Page last updated at 16:01 GMT, Wednesday, 8 October 2008 17:01 UK

Seeking Africa's green revolution

From the begging bowl to the bread basket: in just two years, Malawi has gone from famine to food surplus - according to national statistics.

Smallholder farmers are being given access to new crop breeds; fertilisers; irrigation systems; and new techniques in crop rotation and soil management.

Agro-science is helping families to cope with climate change and helping Malawi to buck the trend in neighbouring African countries.

BBC science and environment reporter James Morgan has gone into the field to meet the families who are sowing the seeds of what is being hailed as "a uniquely African green revolution".

Women banging drums (Image: BBC)
The dance traditionally celebrates a successful harvest
The women of Mnduka village are pounding their drums.

Under the shade of a mango tree, a crowd is gathering around a masked man, who is twisting, thrashing, throwing himself at the dust, over and over again.

He appears possessed - demonic, even. But everyone is cheering him. This isn't an exorcism, it's a celebration.

"Gule Wamkulu" - literally the "Big Dance" - traditionally marks the end of a successful harvest.

The masked figure is either a spirit, an animal, or a ghost - everyone I ask spins me a different spooky yarn. But what they all agree on, is that he has risen from the graveyard, "and he is very, very happy".

Happy as everyone here in Mnduka village has been at harvest time, I am told, since the fertiliser subsidy programme began.

I came to Mnduka to find out whether Malawi's much trumpeted "green revolution" is science fact or romantic fiction.

Despite claims of a "food surplus", a national newspaper today carries a front page story warning of impending food shortages in six regions, affecting 1.5m Malawians - about one tenth of the population.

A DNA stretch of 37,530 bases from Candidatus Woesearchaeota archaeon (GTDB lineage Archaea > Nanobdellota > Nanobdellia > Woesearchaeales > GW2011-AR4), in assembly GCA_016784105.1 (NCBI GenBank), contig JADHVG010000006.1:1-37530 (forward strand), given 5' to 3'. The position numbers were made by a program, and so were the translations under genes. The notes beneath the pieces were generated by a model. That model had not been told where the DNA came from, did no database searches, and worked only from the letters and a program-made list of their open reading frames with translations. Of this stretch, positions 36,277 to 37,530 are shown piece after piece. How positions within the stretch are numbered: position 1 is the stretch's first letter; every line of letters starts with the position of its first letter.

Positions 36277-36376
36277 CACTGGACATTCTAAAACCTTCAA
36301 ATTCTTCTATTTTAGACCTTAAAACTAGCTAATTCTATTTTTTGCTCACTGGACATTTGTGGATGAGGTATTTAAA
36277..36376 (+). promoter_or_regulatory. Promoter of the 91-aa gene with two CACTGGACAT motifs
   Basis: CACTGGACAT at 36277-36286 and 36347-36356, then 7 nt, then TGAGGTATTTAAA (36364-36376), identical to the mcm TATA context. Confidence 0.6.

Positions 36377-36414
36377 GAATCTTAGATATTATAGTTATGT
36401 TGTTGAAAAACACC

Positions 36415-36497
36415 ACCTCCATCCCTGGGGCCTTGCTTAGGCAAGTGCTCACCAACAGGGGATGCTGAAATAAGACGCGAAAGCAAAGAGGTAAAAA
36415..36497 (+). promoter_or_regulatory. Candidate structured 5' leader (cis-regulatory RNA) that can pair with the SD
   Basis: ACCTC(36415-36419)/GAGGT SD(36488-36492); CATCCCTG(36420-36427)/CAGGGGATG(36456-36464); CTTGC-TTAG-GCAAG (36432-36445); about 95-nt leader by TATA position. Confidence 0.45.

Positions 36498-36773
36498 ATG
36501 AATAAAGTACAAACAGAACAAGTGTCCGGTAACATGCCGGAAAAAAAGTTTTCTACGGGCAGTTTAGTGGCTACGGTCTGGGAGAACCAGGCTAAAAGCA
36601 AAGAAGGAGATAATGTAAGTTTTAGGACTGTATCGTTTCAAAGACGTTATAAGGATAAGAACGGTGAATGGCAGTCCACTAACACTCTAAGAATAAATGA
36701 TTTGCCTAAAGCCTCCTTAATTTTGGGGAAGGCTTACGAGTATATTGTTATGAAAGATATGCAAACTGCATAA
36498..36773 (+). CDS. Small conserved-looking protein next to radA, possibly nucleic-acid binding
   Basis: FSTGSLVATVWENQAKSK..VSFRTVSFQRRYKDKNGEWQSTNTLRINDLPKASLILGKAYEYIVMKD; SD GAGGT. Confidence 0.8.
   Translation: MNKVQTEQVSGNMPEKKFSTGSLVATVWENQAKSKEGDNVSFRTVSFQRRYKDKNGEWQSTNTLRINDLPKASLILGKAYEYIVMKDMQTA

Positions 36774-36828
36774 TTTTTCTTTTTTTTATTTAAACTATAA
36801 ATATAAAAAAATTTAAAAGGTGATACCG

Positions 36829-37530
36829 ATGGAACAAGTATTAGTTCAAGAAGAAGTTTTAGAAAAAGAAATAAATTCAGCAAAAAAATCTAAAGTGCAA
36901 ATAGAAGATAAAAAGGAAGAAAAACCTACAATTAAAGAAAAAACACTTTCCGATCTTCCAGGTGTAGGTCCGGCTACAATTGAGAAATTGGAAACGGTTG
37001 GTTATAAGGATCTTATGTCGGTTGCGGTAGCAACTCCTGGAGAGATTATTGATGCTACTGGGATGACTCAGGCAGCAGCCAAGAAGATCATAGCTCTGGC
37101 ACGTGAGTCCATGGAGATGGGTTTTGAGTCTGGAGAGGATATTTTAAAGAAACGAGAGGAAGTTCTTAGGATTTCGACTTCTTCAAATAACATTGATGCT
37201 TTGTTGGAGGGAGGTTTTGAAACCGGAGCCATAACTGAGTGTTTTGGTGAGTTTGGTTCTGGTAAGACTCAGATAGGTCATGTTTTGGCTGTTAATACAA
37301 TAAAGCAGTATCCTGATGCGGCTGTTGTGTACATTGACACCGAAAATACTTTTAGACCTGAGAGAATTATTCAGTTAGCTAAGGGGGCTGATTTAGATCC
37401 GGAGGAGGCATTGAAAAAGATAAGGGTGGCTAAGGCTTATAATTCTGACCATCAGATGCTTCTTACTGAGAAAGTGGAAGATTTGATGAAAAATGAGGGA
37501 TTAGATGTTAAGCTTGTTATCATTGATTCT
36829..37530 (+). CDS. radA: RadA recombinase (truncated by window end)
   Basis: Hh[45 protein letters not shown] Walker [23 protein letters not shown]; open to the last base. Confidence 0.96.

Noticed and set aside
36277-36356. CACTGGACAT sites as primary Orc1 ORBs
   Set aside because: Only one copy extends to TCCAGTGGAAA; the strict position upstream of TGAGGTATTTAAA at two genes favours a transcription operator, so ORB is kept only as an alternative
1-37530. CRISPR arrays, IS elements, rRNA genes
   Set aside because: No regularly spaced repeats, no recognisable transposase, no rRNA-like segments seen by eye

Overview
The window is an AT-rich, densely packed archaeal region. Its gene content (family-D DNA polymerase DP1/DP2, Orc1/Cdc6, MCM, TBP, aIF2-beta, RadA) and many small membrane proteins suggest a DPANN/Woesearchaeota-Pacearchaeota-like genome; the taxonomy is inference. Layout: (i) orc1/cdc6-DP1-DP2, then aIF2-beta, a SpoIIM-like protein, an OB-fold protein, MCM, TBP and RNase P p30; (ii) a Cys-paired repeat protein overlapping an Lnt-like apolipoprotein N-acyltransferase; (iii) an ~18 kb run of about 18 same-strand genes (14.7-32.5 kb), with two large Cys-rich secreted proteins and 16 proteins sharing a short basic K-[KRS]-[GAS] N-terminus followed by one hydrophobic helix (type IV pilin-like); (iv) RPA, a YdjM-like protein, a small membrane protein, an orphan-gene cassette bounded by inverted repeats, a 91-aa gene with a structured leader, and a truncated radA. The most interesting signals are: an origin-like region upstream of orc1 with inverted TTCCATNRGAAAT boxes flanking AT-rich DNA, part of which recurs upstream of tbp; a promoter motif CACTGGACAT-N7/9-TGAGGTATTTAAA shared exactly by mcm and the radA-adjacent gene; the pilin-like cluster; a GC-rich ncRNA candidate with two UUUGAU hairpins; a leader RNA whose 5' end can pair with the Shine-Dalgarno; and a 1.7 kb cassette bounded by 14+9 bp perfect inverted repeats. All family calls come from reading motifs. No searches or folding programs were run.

Man operating a foot irrigation pump (Image: BBC)
Pump priming - irrigation drastically improves crop yields

Three years ago, Mnduka was a dustbowl too. The drought of 2005 was as harsh here as anywhere in Malawi.

Among the farmers, a quick show of hands reveals the vast majority were already growing high yielding varieties of hybrid maize. But without access to affordable fertiliser, their family stockpiles ran out in three months.

"Every day, we had to look for work just to eat that night, says Esther Chirwa, 28, who supports a household of five.

"We were living from hand to mouth."

"I travelled far and wide just to find food," says Nixon, 58, who harvested only 10 bags, which had to feed a family of six for a year.

"When you are away for so long, your family suffers."

Today, as we are led between the maize fields, the place has the feel of an African fairytale.

Down by the murky brown stream, the local farmers take turns to sweat it out on the irrigation pedal foot pump - mercifully shaded by bushes.

The field alongside - once scrubland - is now blossoming into a small oasis of peppers and maize - "the garden" they call it.

The idea is simple - one village garden will train a hundred farmers how to irrigate.

The foot pump and simple water piping were funded by an NGO, but across Malawi, it is the government which has taken the lead irrigation, with an ambitious program to create a "green belt" stretching along the shores of Lake Malawi.

Girl in maize field (Image: BBC)
Lost in the maize - a girl shows off crops grown with help of irrigation

"Remember - with irrigation, you can harvest three maize crops a year," says Phyness Thembulembu from US-based NGO Citizens Network for Foreign Affair (CNFA).

Meanwhile, over on the hillside, the farmers are teaching each other how to plant cassava - a drought resistant alternative to maize.

"The crop is common in other areas of the country, but back in 2005, very few here were growing it," says Phyness. "After the drought, they had to think again".

But the centrepiece of the village model is the agrodealer. A local shopkeeper has been given grants and technical training to advise farmers on fertilisers and hybrid seeds.

The shop is one of several thousand in a national a program funded by AGRA, and implemented here in Mnduka by CNFA.

"In the past, the farmers had to travel 18km to access the high yielding varieties (CNFA has a target of 5km) - an expensive and time consuming trip, when you are struggling to support a household of six or seven," says Matthews Matale, an agrodealer from a neighbouring town.

Now the seeds are on their doorstep. With support from CNFA, the agrodealer holds annual crop demonstrations and the farmers choose the seed variety they favour.

"The most popular in my shop," says Dinah Kapizan, "are the maize seeds that come in animal varieties - monkeys, elephants and lions.

"Monkeys are the quickest to maturity, the elephants next, and then the longest, but with the greatest yields, are the lions."